Osceola Aleese Dawson was a woman of many talents. She was born in Roaring Springs, KY, and after her father died, she and her mother moved in with her grandfather, Peter Dawson, who lived in Christian County, KY. Osceola Dawson started school in the third grade at Little Lafayette in Christian County; she graduated valedictorian of her grade school. After passing the county examination that allowed her to enter high school in Pembroke, KY, Dawson graduated valedictorian of her high school at the age of 16 and became a teacher at the age of 17. In 1929, she was a student and an employee at West Kentucky Vocational School [now West Kentucky Community and Technical College] in Paducah. After graduating from college, Dawson remained employed at the school for more than 20 years. She had also completed work at the School of Brief English in New York and studied music to become a noted lyric soprano. Dawson was also the author of Of Human Miseries, a collection of short stories published in 1941, and a number of other works, including the 1959 documentary about Clarence Timberlake, The Timberlake Story. Dawson was also a long-standing, active member of the NAACP, serving as the secretary of both the Kentucky NAACP Conference and the Paducah NAACP Branch. Dawson was recognized for her outstanding service, including her speaking tours in northern states. She was a sister of former Illinois Assistant Attorney General James Cotter. For more see The Fascinating Story of Black Kentuckians, by A. A. Dunnigan; Papers of the NAACP, Part 21, roll 20, frame 234; and Bill Powell's Notebook, "Osceola Dawson's title has not changed but her role has," Paducah Sun-Democrat, 02/08/1958, p. 6.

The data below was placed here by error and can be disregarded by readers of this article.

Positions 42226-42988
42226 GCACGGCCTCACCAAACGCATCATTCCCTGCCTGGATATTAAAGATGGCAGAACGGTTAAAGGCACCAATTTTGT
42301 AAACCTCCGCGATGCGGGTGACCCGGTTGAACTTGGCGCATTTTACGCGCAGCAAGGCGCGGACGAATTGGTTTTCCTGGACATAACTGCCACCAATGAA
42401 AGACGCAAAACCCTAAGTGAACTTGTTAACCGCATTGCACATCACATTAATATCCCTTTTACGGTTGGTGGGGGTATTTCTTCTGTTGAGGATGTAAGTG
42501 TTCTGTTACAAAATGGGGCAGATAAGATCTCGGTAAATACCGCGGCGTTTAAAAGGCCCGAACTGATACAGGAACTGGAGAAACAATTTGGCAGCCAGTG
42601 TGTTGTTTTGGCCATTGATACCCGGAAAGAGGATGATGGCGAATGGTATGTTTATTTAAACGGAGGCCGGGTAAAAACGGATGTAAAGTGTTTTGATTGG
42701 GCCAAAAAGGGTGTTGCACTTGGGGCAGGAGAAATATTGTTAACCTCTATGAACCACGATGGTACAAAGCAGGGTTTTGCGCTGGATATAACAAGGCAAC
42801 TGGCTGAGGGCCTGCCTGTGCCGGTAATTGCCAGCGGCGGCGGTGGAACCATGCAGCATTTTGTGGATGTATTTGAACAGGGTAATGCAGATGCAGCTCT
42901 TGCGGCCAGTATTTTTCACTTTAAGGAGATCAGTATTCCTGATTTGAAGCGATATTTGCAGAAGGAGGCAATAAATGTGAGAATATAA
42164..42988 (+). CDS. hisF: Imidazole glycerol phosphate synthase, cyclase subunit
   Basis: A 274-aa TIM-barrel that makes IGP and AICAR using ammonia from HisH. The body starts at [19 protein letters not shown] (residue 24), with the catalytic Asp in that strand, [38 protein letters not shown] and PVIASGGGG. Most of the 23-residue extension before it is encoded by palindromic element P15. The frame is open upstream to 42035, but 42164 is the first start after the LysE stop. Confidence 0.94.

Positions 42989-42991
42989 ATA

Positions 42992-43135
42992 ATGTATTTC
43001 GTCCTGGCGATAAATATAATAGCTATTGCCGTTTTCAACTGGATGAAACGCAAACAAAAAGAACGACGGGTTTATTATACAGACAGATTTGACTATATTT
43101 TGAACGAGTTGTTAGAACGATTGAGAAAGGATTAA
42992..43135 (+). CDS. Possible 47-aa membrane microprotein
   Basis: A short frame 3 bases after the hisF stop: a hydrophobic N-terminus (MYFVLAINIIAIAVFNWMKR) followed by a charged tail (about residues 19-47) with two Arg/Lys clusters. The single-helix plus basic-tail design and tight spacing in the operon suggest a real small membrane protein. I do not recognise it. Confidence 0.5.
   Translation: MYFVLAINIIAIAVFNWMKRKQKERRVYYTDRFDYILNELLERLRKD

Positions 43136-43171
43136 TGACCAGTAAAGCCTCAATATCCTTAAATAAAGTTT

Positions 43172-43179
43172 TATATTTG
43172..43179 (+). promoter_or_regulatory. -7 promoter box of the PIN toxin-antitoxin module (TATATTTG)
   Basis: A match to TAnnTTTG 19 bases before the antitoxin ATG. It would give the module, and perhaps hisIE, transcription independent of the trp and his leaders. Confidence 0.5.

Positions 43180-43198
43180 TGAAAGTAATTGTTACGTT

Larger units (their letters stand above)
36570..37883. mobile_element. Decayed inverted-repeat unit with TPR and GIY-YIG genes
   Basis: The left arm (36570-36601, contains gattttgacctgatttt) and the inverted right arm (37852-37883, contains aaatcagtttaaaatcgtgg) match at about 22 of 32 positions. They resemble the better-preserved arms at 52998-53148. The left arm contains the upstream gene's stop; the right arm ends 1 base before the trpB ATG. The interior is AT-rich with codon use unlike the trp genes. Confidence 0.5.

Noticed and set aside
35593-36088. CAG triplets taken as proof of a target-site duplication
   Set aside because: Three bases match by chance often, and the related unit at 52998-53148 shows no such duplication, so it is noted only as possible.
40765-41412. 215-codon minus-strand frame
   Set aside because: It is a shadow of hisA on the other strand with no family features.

Access InterviewListen online to the tribute feature, Osceola Dawson, Renaissance Woman by Jacque E. Day at WKMS-FM, Murray State University.

Access InterviewListen online to the Osceola Dawson interview by Edward R. Murrow on the program This I believe, at thisibelieve.org.
Subjects: Activists, Civil Rights, Authors, Education and Educators, Musicians, Opera, Singers, Song Writers, NAACP (National Association for the Advancement of Colored People)
Geographic Region: Roaring Springs, Trigg County, Kentucky / Hopkinsville and Pembroke, Christian County, Kentucky / Paducah, McCracken County, Kentucky